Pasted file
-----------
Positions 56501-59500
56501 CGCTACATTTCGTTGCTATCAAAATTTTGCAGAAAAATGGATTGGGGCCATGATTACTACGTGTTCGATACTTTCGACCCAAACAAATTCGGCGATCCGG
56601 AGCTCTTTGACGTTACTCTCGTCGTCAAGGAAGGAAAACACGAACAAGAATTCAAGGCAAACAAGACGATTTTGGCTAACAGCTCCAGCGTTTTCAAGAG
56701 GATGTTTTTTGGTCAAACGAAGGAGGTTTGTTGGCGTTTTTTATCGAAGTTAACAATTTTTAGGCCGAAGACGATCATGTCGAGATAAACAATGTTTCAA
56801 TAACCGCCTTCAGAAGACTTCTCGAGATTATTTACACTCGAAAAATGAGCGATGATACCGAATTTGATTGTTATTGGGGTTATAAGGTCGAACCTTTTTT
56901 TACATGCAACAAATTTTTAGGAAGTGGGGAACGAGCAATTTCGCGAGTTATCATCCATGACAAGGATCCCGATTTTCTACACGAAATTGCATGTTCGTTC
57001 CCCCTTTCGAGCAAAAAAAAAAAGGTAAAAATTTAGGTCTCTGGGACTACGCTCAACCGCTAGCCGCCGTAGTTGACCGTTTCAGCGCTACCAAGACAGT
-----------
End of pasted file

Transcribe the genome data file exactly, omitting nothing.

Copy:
Positions 56501-59500
56501 CGCTACATTTCGTTGCTATCAAAATTTTGCAGAAAAATGGATTGGGGCCATGATTACTACGTGTTCGATACTTTCGACCCAAACAAATTCGGCGATCCGG
56601 AGCTCTTTGACGTTACTCTCGTCGTCAAGGAAGGAAAACACGAACAAGAATTCAAGGCAAACAAGACGATTTTGGCTAACAGCTCCAGCGTTTTCAAGAG
56701 GATGTTTTTTGGTCAAACGAAGGAGGTTTGTTGGCGTTTTTTATCGAAGTTAACAATTTTTAGGCCGAAGACGATCATGTCGAGATAAACAATGTTTCAA
56801 TAACCGCCTTCAGAAGACTTCTCGAGATTATTTACACTCGAAAAATGAGCGATGATACCGAATTTGATTGTTATTGGGGTTATAAGGTCGAACCTTTTTT
56901 TACATGCAACAAATTTTTAGGAAGTGGGGAACGAGCAATTTCGCGAGTTATCATCCATGACAAGGATCCCGATTTTCTACACGAAATTGCATGTTCGTTC
57001 CCCCTTTCGAGCAAAAAAAAAAAGGTAAAAATTTAGGTCTCTGGGACTACGCTCAACCGCTAGCCGCCGTAGTTGACCGTTTCAGCGCTACCAAGACAGT